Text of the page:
Things to do in Andover: The Hawk Conservancy
What I loved about it:
I love to see the fantastic flying displays, a chance to see some huge birds flying just inches above your head. I bet you can’t watch without ducking!
Value for money (out of 10):
Why The Hawk Conservancy is one of the best things to do in Andover
Whether you’re looking for things to do in Andover, or you just love to visit wildlife attractions, then the Hawk Conservancy is high up on my list of recommendations.
The newest flying display launched in Spring 2023 and features the most birds EVER flown in one display here. Named ‘Masters of the Sky’ – the aim is to showcase some of the world’s most critically endangered birds of prey.
Some of the world’s largest birds of prey take off from the new 8m towers, swooping fast and low over the heads of the audience. You’ll definitely feel the wind from the wings rushing past, and I can almost guarantee you’ll duck at some point.
It’s awe-inspiring to see the huge wingspans on some of these birds. They have a wide variety of vultures at the Trust and they’re pretty massive when they’re this close. It’s one of the best things to do in Andover because the whole family can get involved and take enjoyment from the flying displays.
There are generally 3 flying displays a day at the Hawk Conservancy; all accompanied by their own soundtrack and commentary from a passionate team. A favourite of the children is usually the first display of the day – I overheard one young guest exclaiming that the secretary bird is his favourite ‘because it eats snakes!’ And I must agree that watching the quiet secretary bird attack a (rubber) snake has always been one of my highlights of a visit here.
My daughter’s favourite display had to be the final one of the day: the owls. She’s not turned 2 years old yet, but ‘owl’ was definitely the word of the day and her face lit up as one of the Great Grey owls flew majestically into the woods.
There was only one family and us who persevered through the rain to watch this 3:45pm show; but that only made it more special. Cedric was able to bring the owls directly onto the benches we sat on and it was incredible to see them so closely. They are quiet, inquisitive creatures; watching silently for their prey.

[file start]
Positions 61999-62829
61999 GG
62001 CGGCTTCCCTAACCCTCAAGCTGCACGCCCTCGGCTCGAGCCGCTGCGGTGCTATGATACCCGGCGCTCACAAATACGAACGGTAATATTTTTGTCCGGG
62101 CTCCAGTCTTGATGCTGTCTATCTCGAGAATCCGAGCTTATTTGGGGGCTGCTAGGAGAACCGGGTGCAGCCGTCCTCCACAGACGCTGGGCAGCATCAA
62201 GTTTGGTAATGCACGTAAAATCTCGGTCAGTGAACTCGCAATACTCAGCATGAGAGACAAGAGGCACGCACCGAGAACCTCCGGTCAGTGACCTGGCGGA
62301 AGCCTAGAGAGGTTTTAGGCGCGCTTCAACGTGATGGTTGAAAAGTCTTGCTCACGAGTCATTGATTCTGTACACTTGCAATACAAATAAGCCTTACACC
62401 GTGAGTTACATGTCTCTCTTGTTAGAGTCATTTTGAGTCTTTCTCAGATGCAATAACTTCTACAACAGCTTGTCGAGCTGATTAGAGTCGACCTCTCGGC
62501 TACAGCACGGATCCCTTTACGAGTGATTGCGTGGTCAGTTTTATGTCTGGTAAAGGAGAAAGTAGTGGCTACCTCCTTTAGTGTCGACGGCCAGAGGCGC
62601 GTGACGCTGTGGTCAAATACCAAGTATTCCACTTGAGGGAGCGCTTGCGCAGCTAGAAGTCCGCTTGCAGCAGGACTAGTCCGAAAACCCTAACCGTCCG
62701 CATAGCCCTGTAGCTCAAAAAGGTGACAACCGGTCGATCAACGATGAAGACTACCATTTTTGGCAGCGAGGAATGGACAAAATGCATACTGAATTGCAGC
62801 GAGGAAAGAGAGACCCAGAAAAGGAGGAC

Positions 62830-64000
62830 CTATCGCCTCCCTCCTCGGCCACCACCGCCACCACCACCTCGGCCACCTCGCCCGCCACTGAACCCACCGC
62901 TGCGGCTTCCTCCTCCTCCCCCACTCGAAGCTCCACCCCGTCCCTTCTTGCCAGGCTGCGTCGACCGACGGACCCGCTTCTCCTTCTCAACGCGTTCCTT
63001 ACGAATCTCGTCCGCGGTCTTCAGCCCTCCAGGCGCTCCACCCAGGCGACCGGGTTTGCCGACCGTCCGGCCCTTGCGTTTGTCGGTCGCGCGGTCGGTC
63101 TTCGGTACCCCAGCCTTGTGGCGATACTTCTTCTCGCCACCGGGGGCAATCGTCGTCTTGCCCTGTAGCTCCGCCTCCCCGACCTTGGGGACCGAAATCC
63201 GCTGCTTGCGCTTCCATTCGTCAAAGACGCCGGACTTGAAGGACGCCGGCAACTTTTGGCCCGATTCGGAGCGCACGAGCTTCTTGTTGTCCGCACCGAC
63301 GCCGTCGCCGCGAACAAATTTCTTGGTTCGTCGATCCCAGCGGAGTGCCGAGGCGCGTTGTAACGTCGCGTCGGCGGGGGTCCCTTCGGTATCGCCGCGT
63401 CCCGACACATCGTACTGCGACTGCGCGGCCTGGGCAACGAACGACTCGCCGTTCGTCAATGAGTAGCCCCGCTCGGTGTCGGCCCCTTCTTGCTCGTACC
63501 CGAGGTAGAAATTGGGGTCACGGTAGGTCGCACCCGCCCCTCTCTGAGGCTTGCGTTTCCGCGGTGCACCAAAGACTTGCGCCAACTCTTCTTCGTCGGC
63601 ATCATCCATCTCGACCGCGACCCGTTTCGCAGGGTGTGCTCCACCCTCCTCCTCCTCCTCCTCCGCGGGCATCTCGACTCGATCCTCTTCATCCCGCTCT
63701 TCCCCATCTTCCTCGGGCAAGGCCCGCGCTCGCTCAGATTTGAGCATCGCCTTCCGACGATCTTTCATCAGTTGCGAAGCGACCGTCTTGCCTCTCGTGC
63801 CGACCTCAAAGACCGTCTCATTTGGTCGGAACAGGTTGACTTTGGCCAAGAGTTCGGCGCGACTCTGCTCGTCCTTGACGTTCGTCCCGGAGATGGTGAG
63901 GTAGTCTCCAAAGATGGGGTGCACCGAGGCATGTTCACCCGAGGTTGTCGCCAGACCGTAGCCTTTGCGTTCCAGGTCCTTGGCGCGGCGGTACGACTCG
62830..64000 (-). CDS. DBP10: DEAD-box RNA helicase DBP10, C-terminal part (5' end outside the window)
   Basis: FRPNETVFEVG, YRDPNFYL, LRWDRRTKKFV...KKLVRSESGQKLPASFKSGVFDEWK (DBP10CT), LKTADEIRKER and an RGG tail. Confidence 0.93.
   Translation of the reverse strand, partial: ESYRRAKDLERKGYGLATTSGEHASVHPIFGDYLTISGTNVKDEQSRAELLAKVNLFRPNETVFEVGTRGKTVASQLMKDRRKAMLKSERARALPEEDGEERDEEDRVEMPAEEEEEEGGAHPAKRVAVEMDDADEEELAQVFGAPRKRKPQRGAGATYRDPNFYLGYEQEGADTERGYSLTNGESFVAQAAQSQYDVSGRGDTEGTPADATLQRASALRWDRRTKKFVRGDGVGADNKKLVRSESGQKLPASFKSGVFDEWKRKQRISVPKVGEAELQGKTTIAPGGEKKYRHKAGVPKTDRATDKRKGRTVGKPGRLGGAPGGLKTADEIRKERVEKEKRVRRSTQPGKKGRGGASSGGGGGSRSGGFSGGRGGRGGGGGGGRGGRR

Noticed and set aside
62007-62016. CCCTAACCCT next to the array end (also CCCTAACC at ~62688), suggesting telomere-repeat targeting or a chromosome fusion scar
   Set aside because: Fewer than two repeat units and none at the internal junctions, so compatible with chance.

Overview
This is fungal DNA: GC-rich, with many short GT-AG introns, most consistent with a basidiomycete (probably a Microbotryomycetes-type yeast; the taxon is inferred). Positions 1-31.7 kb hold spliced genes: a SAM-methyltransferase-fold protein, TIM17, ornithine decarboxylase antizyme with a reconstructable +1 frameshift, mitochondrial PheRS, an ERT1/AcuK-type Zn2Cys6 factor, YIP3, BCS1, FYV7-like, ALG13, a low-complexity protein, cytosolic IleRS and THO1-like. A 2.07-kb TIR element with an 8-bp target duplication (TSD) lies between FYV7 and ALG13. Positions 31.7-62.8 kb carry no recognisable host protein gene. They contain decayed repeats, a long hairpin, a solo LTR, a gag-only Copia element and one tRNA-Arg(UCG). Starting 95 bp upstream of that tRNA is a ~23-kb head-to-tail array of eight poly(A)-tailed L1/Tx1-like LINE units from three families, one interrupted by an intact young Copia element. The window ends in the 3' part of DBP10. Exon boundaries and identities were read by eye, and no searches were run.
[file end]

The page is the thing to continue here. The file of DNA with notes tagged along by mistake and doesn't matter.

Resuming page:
So aside from the epic flying displays, what makes The Hawk Conservancy one of the best things to do in Andover?
When the birds aren’t taking part in a show, you’ll be able to find them in the many aviaries and perches around the 22-acre site. Some of my favourites are the bald eagles, caracara and barn owls.
My ultimate favourites are the burrowing owls. They are curious little birds, and you’ll often see them perched up against the glass ready to tilt their head at you when you pass. On this visit, I was able to take part in the ‘Meet the Burrowers’ VIP experience. Anyone over 6 years old can upgrade their ticket to join this special session.
Patrick introduced us to 2 of the burrowing owls, and we sat inside the aviary whilst they hopped around. They were encouraged to sit on our hands – very cute! You get a lot of interaction with them in this experience and it’s definitely worth the money for any owl lovers. You’ll learn lots about them and can ask any questions too; all the staff here love to talk about the birds.
There are other experiences you can book such as photographic experiences, birds of prey encounters and children’s owl experiences.
A timetable of activities runs from 11am in the peak season, with many talks and displays. On weekends and school holidays there’s also a tractor ride around the meadow included.
My TOP TIP is to arrive just in time for the 11:30am flying display, and then explore after that. The site isn’t very big, so if you arrive too early then you’ll find you’ve seen everything by the second display and you might feel like you’re hanging around waiting for the final one. The final one is the owls though and you really don’t want to miss it!
There is a children’s play area best suited to 5+ I would say, though my toddler enjoyed the swings. There are picnic benches around, or you can eat in Feathers, the on-site restaurant which serves hot and cold food throughout the day.
There is a huge free car park and also a gift shop which has an array of bird-themed goodies. The Hawk Conservancy Trust is a registered charity, and they do a huge amount of vital conservation work so it’s great if you can support them by visiting.